As an art form, Bharatanatyam demands the conscious understanding of body, mind and spirit; this often translates as the balance of multiple qualities within each movement: strength and flexibility, inner relaxation and focus. Ultimately, both Bharatanatyam and yoga ask the practitioner to find their inner divinity in order to transcend the distractions and obstacles of the physical world.
This free, in-person and online workshop begins with an introduction by Ragamala’s Artistic Directors Ranee and Aparna Ramaswamy, followed by an all-levels yoga practice led by Aaron Asmundson, Program Director for Leadership Enrichment Programs at the University of Minnesota. Bring your own yoga mat and wear comfortable clothes--or join from the comfort of your home.
- If you've registered for the live-stream in advance you will receive the access link via email approx. 3 hours prior to the start time.
- If you register after 2 pm on Mon, Apr 19 you will automatically receive the access link via email within a few minutes.
- If you do not receive the email or have trouble accessing the event, please call 612-624-2345, or email firstname.lastname@example.org
Artist Introduction to The Shared Connection
Bharatanatyam and Yoga By Ranee Ramaswamy
According to Indian myth, dance was created by the gods for the enjoyment of people, an art that is both audible and visible, accessible to all. From the existing four scriptures, Brahma—the Hindu god of creation—took music, storytelling, rhythm, and gestures and created a fifth scripture, the scripture of dance. He gave it to the Hindu god Shiva, who became the first dancer.
As Nataraja, the Lord of Dance, Shiva performs both Lasya—a soft dance representing the creation of the world—and Tandava—an energetic dance representing the destruction of the world. Lasya and Tandava can also be understood as the feminine and masculine energies.
Because Indian dance was taught as an oral tradition, over centuries it traveled and absorbed the cultural diversity of India, resulting in five current styles of classical dance, each from a different part of India. Bharatanatyam—the dance form performed by Ragamala Dance Company—is from the southeast part of India.
Shiva is also known as a supreme guru of yoga. He is said to have transmitted seven aspects of yoga into seven sages known as the Saptarishis, who distributed this knowledge to different parts of the world. Yoga is said to have maintained these seven forms today.
Yoga and Bharatanatyam are two systems of spiritually-based movement that can offer different ways of experiencing embodiment. There are many similarities in both the tradition and practice of yoga and Bharatanatyam.
Yoga and Bharatanatyam are both traditionally taught within the guru-shishya tradition (a lifelong mentorship between teacher and disciple). The formal study of yoga and dance both require commitment and dedication for a lifetime. Yoga and dance are both longstanding traditions with multiple historical influences that have contributed to the development of each form over time.
There are similarities in the physical forms of yoga and Bharatanatyam. In both traditions, the movements or postures are based on the center line of the body in relation to gravity, both traditions keep the head, neck, and spine straight and balanced. They are both grounding and stabilizing, and cultivate a deep presence and stillness in concentration.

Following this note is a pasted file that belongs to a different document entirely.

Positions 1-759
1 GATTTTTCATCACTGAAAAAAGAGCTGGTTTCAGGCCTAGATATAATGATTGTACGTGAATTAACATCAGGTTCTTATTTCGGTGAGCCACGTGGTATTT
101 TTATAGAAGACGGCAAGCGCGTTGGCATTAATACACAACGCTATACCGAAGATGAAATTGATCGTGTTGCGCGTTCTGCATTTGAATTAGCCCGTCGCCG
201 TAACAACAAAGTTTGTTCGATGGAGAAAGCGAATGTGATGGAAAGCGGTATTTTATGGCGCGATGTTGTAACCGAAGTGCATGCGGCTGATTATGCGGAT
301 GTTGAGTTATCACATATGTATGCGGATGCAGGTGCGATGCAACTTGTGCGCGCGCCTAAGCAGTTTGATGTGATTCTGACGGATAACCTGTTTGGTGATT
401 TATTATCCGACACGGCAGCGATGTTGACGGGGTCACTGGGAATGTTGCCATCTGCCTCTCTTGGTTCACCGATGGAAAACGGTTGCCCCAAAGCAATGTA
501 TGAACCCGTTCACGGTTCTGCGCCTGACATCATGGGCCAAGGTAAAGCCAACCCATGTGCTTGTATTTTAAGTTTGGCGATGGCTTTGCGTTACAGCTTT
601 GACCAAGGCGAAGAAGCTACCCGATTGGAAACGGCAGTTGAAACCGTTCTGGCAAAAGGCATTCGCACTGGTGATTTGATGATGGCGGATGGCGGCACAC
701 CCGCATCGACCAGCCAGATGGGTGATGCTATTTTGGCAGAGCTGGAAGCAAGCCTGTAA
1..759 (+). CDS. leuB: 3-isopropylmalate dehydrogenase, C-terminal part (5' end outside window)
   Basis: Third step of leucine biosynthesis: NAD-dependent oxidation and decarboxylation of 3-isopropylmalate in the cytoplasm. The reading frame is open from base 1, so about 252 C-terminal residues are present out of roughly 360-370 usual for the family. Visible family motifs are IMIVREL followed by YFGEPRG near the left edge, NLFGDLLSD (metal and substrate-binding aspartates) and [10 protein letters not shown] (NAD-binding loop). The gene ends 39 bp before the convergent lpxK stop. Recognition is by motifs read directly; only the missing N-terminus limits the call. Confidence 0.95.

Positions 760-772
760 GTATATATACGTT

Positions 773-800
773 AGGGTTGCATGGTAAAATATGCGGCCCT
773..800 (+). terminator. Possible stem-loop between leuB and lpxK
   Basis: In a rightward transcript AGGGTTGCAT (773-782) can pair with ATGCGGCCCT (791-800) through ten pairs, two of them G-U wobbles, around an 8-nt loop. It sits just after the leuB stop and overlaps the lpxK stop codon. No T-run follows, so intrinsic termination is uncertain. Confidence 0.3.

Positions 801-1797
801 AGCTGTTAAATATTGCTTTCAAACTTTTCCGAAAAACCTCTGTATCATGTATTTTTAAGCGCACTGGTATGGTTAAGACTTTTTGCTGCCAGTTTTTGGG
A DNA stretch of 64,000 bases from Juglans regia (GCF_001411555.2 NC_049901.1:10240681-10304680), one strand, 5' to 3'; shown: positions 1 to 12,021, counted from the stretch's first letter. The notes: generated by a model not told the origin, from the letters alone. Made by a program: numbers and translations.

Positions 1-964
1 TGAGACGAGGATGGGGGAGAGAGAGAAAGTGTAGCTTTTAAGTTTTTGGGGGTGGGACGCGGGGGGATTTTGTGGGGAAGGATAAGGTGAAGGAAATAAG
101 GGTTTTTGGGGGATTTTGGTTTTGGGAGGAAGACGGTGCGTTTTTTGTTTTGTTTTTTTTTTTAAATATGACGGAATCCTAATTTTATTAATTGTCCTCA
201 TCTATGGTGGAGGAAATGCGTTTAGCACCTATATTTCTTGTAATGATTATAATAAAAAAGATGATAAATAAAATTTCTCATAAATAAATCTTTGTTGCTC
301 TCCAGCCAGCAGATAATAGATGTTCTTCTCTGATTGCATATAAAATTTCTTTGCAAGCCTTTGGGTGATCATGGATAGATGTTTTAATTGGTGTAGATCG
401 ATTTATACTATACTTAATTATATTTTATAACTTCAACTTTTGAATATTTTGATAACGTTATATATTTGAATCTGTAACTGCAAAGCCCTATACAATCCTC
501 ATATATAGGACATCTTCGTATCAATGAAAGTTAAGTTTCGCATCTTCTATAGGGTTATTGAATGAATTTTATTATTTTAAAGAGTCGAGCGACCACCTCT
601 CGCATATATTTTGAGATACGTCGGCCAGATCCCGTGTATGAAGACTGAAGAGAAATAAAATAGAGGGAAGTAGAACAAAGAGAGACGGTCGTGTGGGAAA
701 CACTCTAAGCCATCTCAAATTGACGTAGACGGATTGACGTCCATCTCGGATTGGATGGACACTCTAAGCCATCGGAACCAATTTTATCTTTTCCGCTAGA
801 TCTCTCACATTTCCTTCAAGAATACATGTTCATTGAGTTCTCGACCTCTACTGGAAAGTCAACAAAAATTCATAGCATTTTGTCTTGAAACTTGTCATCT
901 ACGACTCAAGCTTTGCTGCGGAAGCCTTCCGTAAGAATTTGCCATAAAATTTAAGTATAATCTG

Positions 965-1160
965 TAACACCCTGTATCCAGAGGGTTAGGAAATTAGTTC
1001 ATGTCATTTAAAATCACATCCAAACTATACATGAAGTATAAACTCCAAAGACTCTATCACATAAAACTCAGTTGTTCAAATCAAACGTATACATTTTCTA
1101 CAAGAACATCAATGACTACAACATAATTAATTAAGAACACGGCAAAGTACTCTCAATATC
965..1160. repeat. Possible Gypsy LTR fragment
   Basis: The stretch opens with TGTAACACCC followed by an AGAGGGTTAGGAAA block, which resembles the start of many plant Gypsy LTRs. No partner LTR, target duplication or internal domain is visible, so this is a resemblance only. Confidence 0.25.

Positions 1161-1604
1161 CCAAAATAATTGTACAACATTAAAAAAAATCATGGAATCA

Hasta Mudra is translated from Sanskrit as “gesture.” Mudras are used for external communication in dance, and they are used for internal communication in yoga.
In yoga, Mudra practice establishes a connection between the physical, mental, and energy bodies, and can lead to energy being directed within the body. They can be used in conjunction with physical postures, breathwork, chanting, and meditation.
In Bharatanatyam, there are 28 single-handed gestures (Asamyukta Hasta), and 24 double-handed gestures (Samyukta Hasta) identified in the Natya Shastra, the text of dance.
Expressive and Rhythmic Dance
Hastas are part of an artistic language of poetry, gesture, and dance through which one can convey self-expression. These gestures, along with a dancer’s facial expression, emotions, and body posture, help to communicate stories with the audience. This expressive dance is called Abhinaya.
In addition to the expressive dance, Hastas can be used to as aesthetic movement in rhythmic dance. Bharatanatyam dancers use various part of their feet to beat out complex rhythms on the floor. There are over 30 rhythmic steps—Adavus—that combine feet, hands, and the entire body. This rhythmic dance is called Nritta.
In our dance, once these basic techniques became second nature, one can internalize this emotional energy in the body and radiate out beauty, strength, and grace, creating a shared experience with an audience. This is called Rasa.
In yoga, a similar emotional energy moves inward through introspection. The alignment and form in asana practice is intended to cultivate awareness, relaxation, concentration and meditation. Asana practice can strengthen the body, teach us to live in harmony with nature, activate energetic centers that help evolve human consciousness, and release obstacles to integrating mind and body.
Both disciplines integrate inner, subjective experience with outer, objective form, and in doing so, they operate on the physical, psychic, and spiritual levels simultaneously.